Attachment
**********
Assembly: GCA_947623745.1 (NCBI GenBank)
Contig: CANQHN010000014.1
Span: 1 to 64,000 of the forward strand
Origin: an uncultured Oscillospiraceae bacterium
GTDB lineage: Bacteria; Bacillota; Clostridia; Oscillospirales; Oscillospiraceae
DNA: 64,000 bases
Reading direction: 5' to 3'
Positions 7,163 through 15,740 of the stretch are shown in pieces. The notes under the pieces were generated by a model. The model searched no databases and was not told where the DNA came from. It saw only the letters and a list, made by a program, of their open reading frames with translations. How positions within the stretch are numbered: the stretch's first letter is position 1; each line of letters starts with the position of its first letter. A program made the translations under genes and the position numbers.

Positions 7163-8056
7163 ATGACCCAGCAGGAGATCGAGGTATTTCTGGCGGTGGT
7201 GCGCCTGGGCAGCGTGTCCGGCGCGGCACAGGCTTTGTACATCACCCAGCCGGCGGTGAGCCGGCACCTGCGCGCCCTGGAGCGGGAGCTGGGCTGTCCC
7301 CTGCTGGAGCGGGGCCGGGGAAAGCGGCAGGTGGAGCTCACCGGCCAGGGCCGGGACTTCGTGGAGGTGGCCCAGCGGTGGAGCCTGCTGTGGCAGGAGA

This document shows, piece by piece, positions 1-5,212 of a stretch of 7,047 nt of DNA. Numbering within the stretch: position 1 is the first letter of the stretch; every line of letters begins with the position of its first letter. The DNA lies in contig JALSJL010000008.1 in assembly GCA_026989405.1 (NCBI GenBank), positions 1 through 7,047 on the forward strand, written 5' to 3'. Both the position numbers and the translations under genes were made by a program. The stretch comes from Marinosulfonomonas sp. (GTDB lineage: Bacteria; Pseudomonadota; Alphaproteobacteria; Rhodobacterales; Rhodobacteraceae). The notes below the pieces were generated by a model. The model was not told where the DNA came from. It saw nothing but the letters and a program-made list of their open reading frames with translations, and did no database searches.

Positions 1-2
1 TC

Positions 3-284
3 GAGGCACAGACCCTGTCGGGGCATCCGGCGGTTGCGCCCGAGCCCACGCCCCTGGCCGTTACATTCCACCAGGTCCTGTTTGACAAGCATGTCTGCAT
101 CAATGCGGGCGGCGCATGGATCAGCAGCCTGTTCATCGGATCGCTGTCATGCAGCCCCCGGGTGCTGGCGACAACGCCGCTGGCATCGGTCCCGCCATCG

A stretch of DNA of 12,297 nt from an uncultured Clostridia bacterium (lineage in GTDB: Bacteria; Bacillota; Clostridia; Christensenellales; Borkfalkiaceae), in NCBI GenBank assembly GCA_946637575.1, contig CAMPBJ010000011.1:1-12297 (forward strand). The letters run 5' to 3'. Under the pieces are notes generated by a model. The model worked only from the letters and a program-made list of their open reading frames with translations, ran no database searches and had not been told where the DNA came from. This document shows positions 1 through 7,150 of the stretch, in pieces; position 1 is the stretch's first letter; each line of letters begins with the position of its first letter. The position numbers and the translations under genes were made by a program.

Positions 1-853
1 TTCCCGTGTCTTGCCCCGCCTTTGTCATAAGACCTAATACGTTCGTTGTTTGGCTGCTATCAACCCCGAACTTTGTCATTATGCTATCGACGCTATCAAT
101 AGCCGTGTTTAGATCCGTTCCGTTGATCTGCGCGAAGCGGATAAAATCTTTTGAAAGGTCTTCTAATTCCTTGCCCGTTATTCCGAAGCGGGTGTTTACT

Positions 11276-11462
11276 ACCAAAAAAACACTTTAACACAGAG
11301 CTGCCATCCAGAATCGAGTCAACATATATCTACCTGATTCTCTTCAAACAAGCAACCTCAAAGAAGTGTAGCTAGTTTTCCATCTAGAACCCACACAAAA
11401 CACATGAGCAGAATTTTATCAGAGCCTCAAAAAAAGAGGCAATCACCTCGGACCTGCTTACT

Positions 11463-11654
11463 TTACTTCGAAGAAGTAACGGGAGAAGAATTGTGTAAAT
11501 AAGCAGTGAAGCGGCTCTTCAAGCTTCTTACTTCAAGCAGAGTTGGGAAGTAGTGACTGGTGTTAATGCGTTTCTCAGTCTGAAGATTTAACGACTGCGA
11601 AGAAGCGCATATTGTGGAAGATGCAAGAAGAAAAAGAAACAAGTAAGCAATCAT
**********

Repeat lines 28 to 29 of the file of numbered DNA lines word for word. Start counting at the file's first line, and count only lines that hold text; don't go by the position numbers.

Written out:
11463 TTACTTCGAAGAAGTAACGGGAGAAGAATTGTGTAAAT
11501 AAGCAGTGAAGCGGCTCTTCAAGCTTCTTACTTCAAGCAGAGTTGGGAAGTAGTGACTGGTGTTAATGCGTTTCTCAGTCTGAAGATTTAACGACTGCGA